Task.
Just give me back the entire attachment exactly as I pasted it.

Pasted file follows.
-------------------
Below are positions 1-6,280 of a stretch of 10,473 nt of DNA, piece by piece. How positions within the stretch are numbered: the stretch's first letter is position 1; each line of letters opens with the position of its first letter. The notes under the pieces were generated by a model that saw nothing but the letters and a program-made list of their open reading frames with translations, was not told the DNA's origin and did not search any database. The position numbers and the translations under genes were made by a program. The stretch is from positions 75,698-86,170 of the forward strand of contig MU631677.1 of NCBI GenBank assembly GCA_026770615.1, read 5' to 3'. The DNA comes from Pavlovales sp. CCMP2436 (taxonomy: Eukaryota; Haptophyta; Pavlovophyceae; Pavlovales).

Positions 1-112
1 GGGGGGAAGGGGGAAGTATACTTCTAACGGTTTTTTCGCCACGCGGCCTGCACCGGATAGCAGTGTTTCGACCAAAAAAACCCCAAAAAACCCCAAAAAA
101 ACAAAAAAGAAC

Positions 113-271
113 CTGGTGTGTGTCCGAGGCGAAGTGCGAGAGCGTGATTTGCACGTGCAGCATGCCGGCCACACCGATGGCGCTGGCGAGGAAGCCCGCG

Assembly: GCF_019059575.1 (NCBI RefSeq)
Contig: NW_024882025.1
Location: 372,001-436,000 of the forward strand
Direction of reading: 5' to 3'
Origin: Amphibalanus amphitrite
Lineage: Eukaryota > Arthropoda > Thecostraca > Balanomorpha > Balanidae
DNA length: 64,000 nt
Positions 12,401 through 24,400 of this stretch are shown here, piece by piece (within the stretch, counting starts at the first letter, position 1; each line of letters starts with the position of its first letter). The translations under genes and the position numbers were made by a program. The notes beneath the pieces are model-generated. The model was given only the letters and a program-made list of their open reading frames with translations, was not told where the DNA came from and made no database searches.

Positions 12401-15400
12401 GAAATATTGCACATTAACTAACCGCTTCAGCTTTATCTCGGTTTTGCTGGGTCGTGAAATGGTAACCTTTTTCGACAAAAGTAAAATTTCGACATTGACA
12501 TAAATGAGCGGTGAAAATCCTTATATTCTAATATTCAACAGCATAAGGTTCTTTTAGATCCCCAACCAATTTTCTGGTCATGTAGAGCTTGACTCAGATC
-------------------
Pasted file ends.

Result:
Below are positions 1-6,280 of a stretch of 10,473 nt of DNA, piece by piece. How positions within the stretch are numbered: the stretch's first letter is position 1; each line of letters opens with the position of its first letter. The notes under the pieces were generated by a model that saw nothing but the letters and a program-made list of their open reading frames with translations, was not told the DNA's origin and did not search any database. The position numbers and the translations under genes were made by a program. The stretch is from positions 75,698-86,170 of the forward strand of contig MU631677.1 of NCBI GenBank assembly GCA_026770615.1, read 5' to 3'. The DNA comes from Pavlovales sp. CCMP2436 (taxonomy: Eukaryota; Haptophyta; Pavlovophyceae; Pavlovales).

Positions 1-112
1 GGGGGGAAGGGGGAAGTATACTTCTAACGGTTTTTTCGCCACGCGGCCTGCACCGGATAGCAGTGTTTCGACCAAAAAAACCCCAAAAAACCCCAAAAAA
101 ACAAAAAAGAAC

Positions 113-271
113 CTGGTGTGTGTCCGAGGCGAAGTGCGAGAGCGTGATTTGCACGTGCAGCATGCCGGCCACACCGATGGCGCTGGCGAGGAAGCCCGCG

Assembly: GCF_019059575.1 (NCBI RefSeq)
Contig: NW_024882025.1
Location: 372,001-436,000 of the forward strand
Direction of reading: 5' to 3'
Origin: Amphibalanus amphitrite
Lineage: Eukaryota > Arthropoda > Thecostraca > Balanomorpha > Balanidae
DNA length: 64,000 nt
Positions 12,401 through 24,400 of this stretch are shown here, piece by piece (within the stretch, counting starts at the first letter, position 1; each line of letters starts with the position of its first letter). The translations under genes and the position numbers were made by a program. The notes beneath the pieces are model-generated. The model was given only the letters and a program-made list of their open reading frames with translations, was not told where the DNA came from and made no database searches.

Positions 12401-15400
12401 GAAATATTGCACATTAACTAACCGCTTCAGCTTTATCTCGGTTTTGCTGGGTCGTGAAATGGTAACCTTTTTCGACAAAAGTAAAATTTCGACATTGACA
12501 TAAATGAGCGGTGAAAATCCTTATATTCTAATATTCAACAGCATAAGGTTCTTTTAGATCCCCAACCAATTTTCTGGTCATGTAGAGCTTGACTCAGATC